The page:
Days can drag during the pandemic but the future’s arriving way ahead of schedule.

COVID-19 is accelerating changes in how we work, learn, shop and play. Trends that would’ve played out over years are happening within months.

While working from home is a hot topic, Gary Hamel and Michele Zanini make a convincing argument for also rethinking how we work.  

The authors of Humanocracy say we need to seriously shrink our organizations’ Bureaucratic Mass Index.  

With a lower BMI, every job has the potential to be a good job.

Much of the work now being done by legions of well-paid administrators and managers could be transferred to frontline employees working in small, multifunctional and self-managing teams.

Turning low-skilled, dead-end jobs into get-ahead, automation-proof jobs would benefit individuals, organizations and our society as a whole.

And instead of wasting time, money and their careers on busywork, bureaucrats could be moved into jobs where they’d provide far greater value to their organization.

“Bureaucratic organizations are inertial, incremental and dispiriting,” say Hamel and Zanini. “In a bureaucracy, the power to initiate change is vested in a few senior leaders. When those at the top fall prey to denial, arrogance and nostalgia, as they often do, the organization falters.

“Worst of all, bureaucracies are soul crushing. Deprived of any real influence, employees disconnect emotionally from work. Initiative, creativity and daring – requisites for success in the creative economy – often get left at home.”

Bureaucratic organizations have timid goals, shun risk-taking, lumber along at a plodding speed, repress creativity, cramp autonomy, punish noncomformity and in return get tepid commitment from disengaged employees.

By comparison, a humanocracy maximizes everyone’s contribution. Organizations become as resilient, creative, innovative, adaptive, entrepreneurial and energetic as the people who work in them.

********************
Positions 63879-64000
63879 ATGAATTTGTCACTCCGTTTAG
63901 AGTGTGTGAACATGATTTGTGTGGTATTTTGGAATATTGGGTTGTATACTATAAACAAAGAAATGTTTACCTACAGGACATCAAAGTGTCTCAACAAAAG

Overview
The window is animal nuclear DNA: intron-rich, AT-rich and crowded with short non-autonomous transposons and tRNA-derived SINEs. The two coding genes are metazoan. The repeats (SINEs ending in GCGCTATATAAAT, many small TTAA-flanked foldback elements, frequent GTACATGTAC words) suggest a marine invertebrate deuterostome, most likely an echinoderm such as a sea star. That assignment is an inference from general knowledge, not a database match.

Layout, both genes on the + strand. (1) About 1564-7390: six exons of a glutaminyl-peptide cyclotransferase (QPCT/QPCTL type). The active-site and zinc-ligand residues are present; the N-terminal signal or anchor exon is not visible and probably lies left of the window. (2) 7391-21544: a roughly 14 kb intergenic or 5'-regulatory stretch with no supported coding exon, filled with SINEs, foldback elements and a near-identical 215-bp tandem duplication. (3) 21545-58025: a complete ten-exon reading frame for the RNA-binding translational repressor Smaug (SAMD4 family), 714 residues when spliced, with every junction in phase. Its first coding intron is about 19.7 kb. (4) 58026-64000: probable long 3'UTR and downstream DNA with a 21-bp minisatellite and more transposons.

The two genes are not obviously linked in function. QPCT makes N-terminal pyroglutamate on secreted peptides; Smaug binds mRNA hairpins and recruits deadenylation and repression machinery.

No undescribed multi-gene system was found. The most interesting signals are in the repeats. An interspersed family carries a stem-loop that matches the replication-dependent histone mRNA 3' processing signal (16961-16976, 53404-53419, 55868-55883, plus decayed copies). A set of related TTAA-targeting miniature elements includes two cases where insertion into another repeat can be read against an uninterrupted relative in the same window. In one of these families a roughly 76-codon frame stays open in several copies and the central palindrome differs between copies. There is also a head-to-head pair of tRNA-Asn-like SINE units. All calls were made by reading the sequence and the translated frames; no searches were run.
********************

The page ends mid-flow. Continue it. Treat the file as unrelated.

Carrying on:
“Rather than deskilling work, we need to upskill employees,” say Hamel and Zanini.

They profile humanocracy pioneers like U.S. steelmaker Nucor and Haier, the world’s largest appliance maker. These big companies show that it’s possible to have the benefits of bureaucracy – control, consistently and coordination – without the crippling costs of inflexibility, mediocrity and apathy.

“The experience of the post-bureaucratic rebels testifies to a single luminous truth: an organization has little to fear from the future, or its competitors, when it’s brimming with self-managing ‘micropreneurs’.”

If you work in a large organization, you already know the transition to humanocracy won’t be easy. Bureaucracies are fiercely defended. “People with power are typically reluctant to give it up, and often have the means to defend their prerogative. This is a serious impediment, since there’s no way to build a human-centric organization without flattening the pyramid.”

Hamel and Zanini’s book is a manifesto and manual for overcoming that impediment.

“Bureaucracy must die,” say Hamel and Zanini. “We can no longer afford its pernicious side effects. As humankind’s most deeply entrenched social technology, it will be hard to uproot, but that’s OK. You were put on this earth to do something significant, heroic even, and what could be more heroic than creating, at long last, organizations that are fully human?”

Jay Robb serves as communications manager with McMaster University’s Faculty of Science, lives in Hamilton and has reviewed business books for the Hamilton Spectator since 1999.